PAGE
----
Well Versed

A Sense Of Place

The large-scale photographs in Sharon Ya’ari’s first solo exhibit at the Andrea Meislin Gallery beg for explanation. Why, for instance, is there a smoky haze in the two images called “Rashi Street, Tel Aviv?”

Sharon Ya'ari, "Rashi Street, Tel Aviv," 2008. Courtesy of Andrea Meislin Gallery and Sommer Contemporary Art Gallery

Literature On The Lower East Side

Must Jewish literature written by a Jew? How about a book that focuses on a Jewish concern, or characters with a recognizably Jewish neurosis? Is contemporary Hebrew-language literature necessarily Jewish?

Jonathan Rosen, Tova Mirvis and Josh Lambert at the Museum at Eldridge Street.  Sharna Brzycki

Abstracting The Shoah

As Theodor Adorno famously said shortly after World War II, "To write poetry after Auschwitz is barbaric.” That challenge continues to confront artists who attempt to depict the Holocaust.

Charles Goldstein, “Le poids des ombres” (The weight of shadows). Mixed media on canvas. Courtesy of Agora Gallery

Prayer Songs

When I was younger, I strived to emulate my two older brothers. I did so in many ways, but I particularly wanted to mimic their passion for playing an instrument. Others told me that I was too young and should wait a year or two to begin. Then Rebecca Teplow took one look at my fingers, after her piano lesson with my eldest brother, and told me that now was a perfect time to begin. I was thrilled.

Rebecca Teplow. Photo courtesy Hoebermann Studio

From Nachlaot To New York

Rav Raz Hartman is usually found in a crowded shul in Jerusalem’s Nachlaot neighborhood, reached by a steep staircase. His shul fuses music and mysticism, attracting Jews across the denominational and sartorial spectrum. A Jerusalem hipster may be swaying next to someone dressed in a flowing white robe.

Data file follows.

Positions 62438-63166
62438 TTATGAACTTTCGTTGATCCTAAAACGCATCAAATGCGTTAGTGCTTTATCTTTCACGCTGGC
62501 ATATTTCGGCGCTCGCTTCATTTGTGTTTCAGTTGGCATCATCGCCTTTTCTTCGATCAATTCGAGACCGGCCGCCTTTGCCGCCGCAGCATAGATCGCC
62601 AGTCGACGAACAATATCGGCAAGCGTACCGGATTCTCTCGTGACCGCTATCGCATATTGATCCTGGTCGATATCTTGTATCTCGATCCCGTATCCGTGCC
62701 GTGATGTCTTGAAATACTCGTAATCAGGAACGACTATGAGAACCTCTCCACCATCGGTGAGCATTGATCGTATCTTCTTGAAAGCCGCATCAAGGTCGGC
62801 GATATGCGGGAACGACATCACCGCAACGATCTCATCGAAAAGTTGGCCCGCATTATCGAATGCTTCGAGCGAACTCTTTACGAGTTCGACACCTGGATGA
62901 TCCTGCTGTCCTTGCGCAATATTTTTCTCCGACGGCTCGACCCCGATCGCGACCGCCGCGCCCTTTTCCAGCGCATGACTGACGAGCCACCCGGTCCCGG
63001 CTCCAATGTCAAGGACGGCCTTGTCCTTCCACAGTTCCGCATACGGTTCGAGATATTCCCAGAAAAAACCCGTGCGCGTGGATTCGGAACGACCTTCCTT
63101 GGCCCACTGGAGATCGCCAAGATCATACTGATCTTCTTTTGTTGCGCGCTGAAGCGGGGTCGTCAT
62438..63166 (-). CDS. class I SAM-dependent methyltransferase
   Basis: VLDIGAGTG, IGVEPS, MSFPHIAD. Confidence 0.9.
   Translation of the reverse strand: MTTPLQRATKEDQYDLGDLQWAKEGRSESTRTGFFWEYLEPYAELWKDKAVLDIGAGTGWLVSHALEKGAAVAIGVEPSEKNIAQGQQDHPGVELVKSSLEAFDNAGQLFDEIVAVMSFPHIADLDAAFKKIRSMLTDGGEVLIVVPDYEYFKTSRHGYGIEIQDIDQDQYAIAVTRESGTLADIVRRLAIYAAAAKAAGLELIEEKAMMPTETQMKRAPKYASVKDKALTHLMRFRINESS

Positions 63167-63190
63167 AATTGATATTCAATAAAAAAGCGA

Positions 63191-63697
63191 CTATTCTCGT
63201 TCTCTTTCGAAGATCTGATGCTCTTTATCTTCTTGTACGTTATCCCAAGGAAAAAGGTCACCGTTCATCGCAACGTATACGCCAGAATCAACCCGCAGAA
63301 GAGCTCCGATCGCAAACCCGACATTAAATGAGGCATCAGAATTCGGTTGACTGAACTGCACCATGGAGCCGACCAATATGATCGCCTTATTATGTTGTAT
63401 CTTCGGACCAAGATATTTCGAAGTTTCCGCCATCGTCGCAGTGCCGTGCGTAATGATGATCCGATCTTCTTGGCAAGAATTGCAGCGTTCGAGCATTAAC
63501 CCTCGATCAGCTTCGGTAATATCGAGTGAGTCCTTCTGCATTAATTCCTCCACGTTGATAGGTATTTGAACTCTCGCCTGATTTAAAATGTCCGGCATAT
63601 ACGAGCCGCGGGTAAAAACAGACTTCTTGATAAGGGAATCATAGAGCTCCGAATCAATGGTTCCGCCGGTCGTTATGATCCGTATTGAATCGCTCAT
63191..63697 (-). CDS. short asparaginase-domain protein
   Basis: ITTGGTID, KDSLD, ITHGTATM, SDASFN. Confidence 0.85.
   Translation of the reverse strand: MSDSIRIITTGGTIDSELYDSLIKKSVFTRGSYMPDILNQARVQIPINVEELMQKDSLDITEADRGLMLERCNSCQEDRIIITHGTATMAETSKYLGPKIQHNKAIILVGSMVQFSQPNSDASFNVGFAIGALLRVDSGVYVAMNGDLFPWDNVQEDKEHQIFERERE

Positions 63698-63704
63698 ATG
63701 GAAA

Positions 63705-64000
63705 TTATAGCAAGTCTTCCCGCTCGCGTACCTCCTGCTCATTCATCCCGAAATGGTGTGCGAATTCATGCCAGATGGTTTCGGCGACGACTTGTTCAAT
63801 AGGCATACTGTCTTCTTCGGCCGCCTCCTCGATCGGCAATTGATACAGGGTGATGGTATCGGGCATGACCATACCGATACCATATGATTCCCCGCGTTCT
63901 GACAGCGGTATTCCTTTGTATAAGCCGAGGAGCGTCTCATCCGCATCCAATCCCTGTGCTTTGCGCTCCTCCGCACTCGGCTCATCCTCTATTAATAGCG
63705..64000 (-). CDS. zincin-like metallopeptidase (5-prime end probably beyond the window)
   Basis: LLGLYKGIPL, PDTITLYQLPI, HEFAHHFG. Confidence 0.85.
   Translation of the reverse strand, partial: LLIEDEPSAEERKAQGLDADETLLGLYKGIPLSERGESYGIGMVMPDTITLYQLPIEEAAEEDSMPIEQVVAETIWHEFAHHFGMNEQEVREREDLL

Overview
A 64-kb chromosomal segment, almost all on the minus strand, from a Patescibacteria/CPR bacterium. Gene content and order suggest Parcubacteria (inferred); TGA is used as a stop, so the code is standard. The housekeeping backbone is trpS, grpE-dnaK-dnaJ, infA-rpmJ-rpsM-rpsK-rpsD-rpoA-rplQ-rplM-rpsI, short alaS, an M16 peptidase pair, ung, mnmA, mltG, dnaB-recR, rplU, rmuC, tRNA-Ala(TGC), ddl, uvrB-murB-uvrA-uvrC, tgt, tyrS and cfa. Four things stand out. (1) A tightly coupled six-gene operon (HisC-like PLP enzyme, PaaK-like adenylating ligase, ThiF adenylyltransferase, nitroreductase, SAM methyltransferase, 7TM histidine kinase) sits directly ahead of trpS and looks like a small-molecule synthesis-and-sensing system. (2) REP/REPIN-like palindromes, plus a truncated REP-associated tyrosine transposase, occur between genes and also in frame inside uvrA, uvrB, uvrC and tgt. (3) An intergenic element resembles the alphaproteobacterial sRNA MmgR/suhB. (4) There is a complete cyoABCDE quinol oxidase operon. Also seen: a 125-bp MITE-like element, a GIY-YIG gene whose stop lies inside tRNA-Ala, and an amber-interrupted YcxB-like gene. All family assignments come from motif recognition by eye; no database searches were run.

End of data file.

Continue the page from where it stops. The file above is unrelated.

Rav Raz Hartman at Mechon Hadar. Courtesy of Mechon Hadar

When A Paranormal Romance Meets Holocaust Literature

Just when you think every possible angle of the Holocaust has been explored in literature, ad infinitum, along comes “The Color of Light” (Stony Creek Press) by Helen Maryles Shankman, a tale of art school, the Holocaust, and yes—vampires.

Via helenmarylesshankman.com

Philomena’s Jewish Moment

"Philomena" may be the come-from-behind winner in Sunday night’s Academy Awards presentations. The outstanding film –based on a true story -- about an Irish Catholic woman searching for the son she was forced to give up as a teenager when she was sent to a convent has been nominated for four Oscars, including Best Film.

Judy Dench  and Steve Coogan in “Philomena.” Photo courtesy of The Weinstein Company

A Life Of Music, Forgiveness And Optimism

The opening showing of my pre-Oscar night nominated shorts marathon was 10:35 Sunday morning. I was one of half-a-dozen people nestled in IFC’s coziest screening room to view "The Lady in No.6," which enhanced my experience falling in love with the documentary’s then 109 year-old subject, Alice Herz-Sommer.

Alice Herz-Sommer, from the film “The Lady in No.6."  Via nickreedent.com

Zusha And Its Niggunim

The name Zusha is most commonly associated with an 18th century chasidic rebbe from the town of Anipoli in southeast Poland. Reb Zusha was a student of the Maggid of Mezritch, a main disciple of the Ba’al Shem Tov, the founder of Hasidism, and was known for his great piety, scholarship and penchant for bursting out in spontaneous joy.

Fans at Zusha concert. Orli Major

From The Jewish Feminist Frontier

The Jewish feminist movement has brought about remarkable changes in religious community life. But not everyone welcomes these shifts. More than one influential blogger has pointed to the “feminization” of Judaism, particularly in the more liberal sectors, as a contributing factor to the worrisome decline highlighted by the recent Pew report.

Judith Plaskow and Rabbi Dianne Cohler-Esses. Photo courtesy JCC in Manhattan
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